The next song is “Sewn Shut,” a drastic shift from the slow, heartfelt vibes of “Puppet Strings.” This song is almost hardcore punk, beginning with minimal guitar power chords and fast drum fills that compliment Luis’ fast, screaming hardcore vocals.


After the song’s intro, we hear a punk drum beat with quick guitar power chords split up by tiny dissonant emo riffs. I would run around punching people in the pit to this song, any day.


It ends with four power chords that send us into the next song, “Under the Magnifying Glass,” which again includes hardcore punk style power chords and drums. This is juxtaposed with slower, quieter emo vocals. It’s a great combo.


Next, we come to “Yet to Reveal Its Worth.” This song is the perfect critique of the L.A. punk scene, discussing the fact that a majority of “L.A. Punks,” come from upper class families, claiming to be “punk,” but having grown up with “silver spoons,” and “greed.” It also goes in to the fact that when some individuals see you succeeding, they do their best to “find the dirt,” and ruin what you’ve accomplished.


The sound of the song begins with a similar hardcore punk style as the previous two songs, then switching to a slower, quieter guitar part with a slower drum beat. Then, Luis begins screaming “I’ve said sorry before / but I won’t anymore,” as the drums and guitar build up, leading to an extended scream from Luis that rings in your ears beautifully.


The song ends with what almost sounds like the drum part disassembling.


The final song on the album, “Safe Nest,” is a reflection into the past. Luis discusses how “Our scene had its phase,” mentioning how they had played shows every weekend and it “gave them a reason.” The song has a hopeful undertone, as he mentions “turning a new page,” however the majority of the song is about missing the past, and missing the people that have moved on.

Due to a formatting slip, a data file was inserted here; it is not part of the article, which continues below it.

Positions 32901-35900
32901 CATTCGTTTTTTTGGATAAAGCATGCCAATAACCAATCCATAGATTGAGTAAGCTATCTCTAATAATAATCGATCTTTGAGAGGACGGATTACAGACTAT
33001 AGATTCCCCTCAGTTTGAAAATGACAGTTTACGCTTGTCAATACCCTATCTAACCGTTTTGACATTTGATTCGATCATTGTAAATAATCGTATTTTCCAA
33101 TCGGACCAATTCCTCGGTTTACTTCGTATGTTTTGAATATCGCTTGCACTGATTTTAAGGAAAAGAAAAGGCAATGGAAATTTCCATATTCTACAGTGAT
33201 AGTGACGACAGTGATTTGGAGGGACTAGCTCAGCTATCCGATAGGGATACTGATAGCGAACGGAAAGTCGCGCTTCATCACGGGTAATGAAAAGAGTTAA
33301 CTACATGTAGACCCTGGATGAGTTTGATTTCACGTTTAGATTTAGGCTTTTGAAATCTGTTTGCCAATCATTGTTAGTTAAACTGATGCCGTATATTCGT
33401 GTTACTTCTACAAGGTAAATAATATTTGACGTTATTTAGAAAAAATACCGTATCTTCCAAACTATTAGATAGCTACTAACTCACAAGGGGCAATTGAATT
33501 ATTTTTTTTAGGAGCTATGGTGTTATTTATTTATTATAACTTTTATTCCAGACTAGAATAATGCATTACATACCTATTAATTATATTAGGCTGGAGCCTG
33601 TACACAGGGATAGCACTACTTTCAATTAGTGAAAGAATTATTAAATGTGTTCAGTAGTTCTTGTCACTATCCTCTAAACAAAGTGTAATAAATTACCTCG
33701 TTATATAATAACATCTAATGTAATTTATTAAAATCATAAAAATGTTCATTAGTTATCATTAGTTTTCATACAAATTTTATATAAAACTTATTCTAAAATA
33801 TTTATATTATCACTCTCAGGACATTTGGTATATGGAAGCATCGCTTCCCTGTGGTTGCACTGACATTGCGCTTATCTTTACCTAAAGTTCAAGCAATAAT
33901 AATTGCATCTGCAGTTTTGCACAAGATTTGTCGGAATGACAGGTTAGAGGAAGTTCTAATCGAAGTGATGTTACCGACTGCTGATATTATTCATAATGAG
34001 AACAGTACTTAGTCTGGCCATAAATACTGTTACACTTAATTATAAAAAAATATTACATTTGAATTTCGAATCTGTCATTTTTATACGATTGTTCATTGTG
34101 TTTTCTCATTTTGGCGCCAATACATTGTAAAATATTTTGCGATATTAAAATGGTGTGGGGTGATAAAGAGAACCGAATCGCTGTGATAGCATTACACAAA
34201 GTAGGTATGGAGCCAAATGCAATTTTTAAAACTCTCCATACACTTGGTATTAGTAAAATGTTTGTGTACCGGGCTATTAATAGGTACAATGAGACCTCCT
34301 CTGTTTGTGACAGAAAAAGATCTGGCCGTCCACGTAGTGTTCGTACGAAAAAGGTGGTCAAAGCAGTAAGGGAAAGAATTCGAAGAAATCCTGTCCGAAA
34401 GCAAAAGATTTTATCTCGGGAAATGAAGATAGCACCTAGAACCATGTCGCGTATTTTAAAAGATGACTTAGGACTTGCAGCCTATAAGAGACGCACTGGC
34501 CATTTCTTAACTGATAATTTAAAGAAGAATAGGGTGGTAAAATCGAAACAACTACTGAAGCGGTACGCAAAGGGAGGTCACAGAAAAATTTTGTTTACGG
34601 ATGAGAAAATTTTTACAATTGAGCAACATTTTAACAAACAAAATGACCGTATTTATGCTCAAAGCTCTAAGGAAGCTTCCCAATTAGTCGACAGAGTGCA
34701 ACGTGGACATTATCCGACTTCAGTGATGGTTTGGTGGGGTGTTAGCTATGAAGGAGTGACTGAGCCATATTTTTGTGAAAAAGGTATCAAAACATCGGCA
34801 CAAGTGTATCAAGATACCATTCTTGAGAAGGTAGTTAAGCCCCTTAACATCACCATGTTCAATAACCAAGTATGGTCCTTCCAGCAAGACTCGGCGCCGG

As someone who attended shows before quarantine and COVID-19, this song hits a special place in my heart. I do miss how the scene was before 2020, but I am also hopeful for the beginning of a new, supportive community.


The song itself includes guitar chords and riffs that mesmerize you. The chorus is more muted than the rest of the vocals on the album, almost sounding like a voice in the back of your head.


It ends with the final note of the song ringing out, a satisfying end to this journey of an album.

The Need to Destroy & Rebuild album art


Overall, The Need to Destroy & Rebuild continued to surprise me with every song. There are so many elements that catch the listener off guard, from little guitar riffs to Luis’ insane vocals. The drums really bring each song together, telling the listener when it’s time to relax and listen to the emotional lyrics, and when it’s time to get up, let your anger out and jump around.


I look forward to everything Hot Nife has planned for the future. This debut album is insane, especially for a band that’s been around for less than a year.


The band has only played one live show so far, but are set to go on a mini-tour this July. The tour send off show is tomorrow, July 8, at Greenhouse SFV in Sylmar.


I urge everyone to give this album a listen. It is available for streaming on Spotify and Apple Music.